At present, we see volume and volatility at relatively low levels and small cap shares underperforming large caps.  That has contributed to a rise in the number of stocks registering fresh short-term lows.  For example, on Monday we had 520 stocks across all exchanges make new monthly highs, but 694 register fresh monthly lows.  Technology shares have made new highs, but many sectors remain below their peaks.  All of that raises the odds that we're at a relatively late, topping period in the recent bull cycle.

Further Reading:  Relative Volume and Links to the Indicators I Follow
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Monday, January 09, 2017

Taking One Step Beyond Failure

When we pursue our greatest strengths and passions, success may not come easily, but it is not a fight.  When we're on the right path, we naturally pour ourselves into what we're doing and that supercharges our learning and development.  If you're in the right relationship, you don't spend endless hours "working" on your relationship.  If you're in the right career, you don't struggle to get work done.  No one has to force an artist to paint or a scientist to study.  No one has to prod an entrepreneur to get up in the morning and get to work.  When we pursue our greatest strengths and passions, we don't need a push: we are pulled toward our ideals.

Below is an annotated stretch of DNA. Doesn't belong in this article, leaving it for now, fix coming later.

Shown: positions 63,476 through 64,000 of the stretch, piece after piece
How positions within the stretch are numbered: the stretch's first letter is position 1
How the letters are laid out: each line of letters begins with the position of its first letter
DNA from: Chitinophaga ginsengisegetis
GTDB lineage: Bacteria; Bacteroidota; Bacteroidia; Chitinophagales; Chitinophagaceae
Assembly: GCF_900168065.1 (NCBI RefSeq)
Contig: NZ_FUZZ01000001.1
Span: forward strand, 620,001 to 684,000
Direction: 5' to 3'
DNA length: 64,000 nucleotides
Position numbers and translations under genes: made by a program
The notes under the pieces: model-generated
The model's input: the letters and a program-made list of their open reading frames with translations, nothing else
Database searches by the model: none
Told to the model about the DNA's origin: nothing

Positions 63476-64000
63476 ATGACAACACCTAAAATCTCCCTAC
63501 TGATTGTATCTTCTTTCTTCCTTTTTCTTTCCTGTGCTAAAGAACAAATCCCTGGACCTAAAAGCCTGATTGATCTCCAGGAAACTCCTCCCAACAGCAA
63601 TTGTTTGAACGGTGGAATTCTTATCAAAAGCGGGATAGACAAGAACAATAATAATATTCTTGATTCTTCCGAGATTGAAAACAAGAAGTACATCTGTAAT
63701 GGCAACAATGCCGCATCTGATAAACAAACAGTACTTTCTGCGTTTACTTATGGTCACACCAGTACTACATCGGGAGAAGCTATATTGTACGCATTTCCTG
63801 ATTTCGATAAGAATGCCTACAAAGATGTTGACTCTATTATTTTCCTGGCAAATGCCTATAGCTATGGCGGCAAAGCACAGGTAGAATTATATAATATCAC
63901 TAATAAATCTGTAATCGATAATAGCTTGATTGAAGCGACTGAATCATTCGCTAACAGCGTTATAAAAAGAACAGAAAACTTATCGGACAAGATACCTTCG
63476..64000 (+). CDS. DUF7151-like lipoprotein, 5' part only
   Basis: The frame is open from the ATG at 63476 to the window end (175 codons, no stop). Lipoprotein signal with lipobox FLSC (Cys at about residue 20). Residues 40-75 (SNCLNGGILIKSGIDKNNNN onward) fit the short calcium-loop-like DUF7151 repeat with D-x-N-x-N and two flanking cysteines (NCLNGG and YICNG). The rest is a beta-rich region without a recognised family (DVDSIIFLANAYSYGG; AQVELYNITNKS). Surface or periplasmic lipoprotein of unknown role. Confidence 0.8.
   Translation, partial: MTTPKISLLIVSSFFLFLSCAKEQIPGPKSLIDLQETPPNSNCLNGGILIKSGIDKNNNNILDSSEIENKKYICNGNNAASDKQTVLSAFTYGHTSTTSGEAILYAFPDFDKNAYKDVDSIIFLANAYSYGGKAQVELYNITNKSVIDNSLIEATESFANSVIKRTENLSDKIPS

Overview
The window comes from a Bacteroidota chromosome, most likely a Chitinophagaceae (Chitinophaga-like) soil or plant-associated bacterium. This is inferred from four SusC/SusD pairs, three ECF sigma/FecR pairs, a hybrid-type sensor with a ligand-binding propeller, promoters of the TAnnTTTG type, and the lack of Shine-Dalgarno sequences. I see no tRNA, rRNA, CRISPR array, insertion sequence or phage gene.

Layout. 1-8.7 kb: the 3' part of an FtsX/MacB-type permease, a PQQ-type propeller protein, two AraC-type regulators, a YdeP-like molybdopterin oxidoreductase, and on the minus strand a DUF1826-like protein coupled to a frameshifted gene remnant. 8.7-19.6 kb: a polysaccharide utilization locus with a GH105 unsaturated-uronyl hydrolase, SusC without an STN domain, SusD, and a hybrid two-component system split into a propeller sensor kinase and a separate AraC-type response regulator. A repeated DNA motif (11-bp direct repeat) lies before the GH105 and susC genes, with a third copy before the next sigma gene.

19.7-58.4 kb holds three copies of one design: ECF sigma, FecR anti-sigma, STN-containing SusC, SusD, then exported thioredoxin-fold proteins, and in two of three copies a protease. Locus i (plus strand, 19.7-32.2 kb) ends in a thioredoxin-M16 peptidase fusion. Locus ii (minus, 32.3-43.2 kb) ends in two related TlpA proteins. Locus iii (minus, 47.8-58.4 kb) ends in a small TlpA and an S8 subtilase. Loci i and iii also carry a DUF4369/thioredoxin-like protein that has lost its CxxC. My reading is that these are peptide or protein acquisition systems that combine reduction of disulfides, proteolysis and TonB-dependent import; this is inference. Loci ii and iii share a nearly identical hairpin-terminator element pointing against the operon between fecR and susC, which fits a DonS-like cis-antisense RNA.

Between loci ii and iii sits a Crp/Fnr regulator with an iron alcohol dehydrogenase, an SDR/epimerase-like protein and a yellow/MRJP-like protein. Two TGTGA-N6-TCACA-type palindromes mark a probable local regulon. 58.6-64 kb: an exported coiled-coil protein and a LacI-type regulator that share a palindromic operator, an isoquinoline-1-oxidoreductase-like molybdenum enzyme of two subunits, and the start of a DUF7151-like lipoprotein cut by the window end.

So often, for this very reason, failure results from failing to pursue those strengths and passions.  We fail because we're traveling the wrong path.  We try to push ourselves to make things work out and that never achieves the motive force of passion's pull.  For years, I stayed in a romantic relationship that I thought I could make work out.  That made it difficult to eventually face the relationship's failure.  But it was that failure--and especially the pain of that failure--that taught me what I truly needed in a relationship.  Little did I know that just two years after that debacle I would find the person who would become my life partner and soul mate for now over 30 years.

Early in my career as a psychologist, I found myself in a dead end.  The work I most enjoyed was not the work that consumed most of my hours.  I finally confronted the failure of that dead end and pursued work I loved--at a 33% pay cut.  It was one of the best moves of my life.  I taught myself new approaches to counseling, which formed the foundation for my eventual work at a medical school and then with traders.  One step beyond failure laid my success.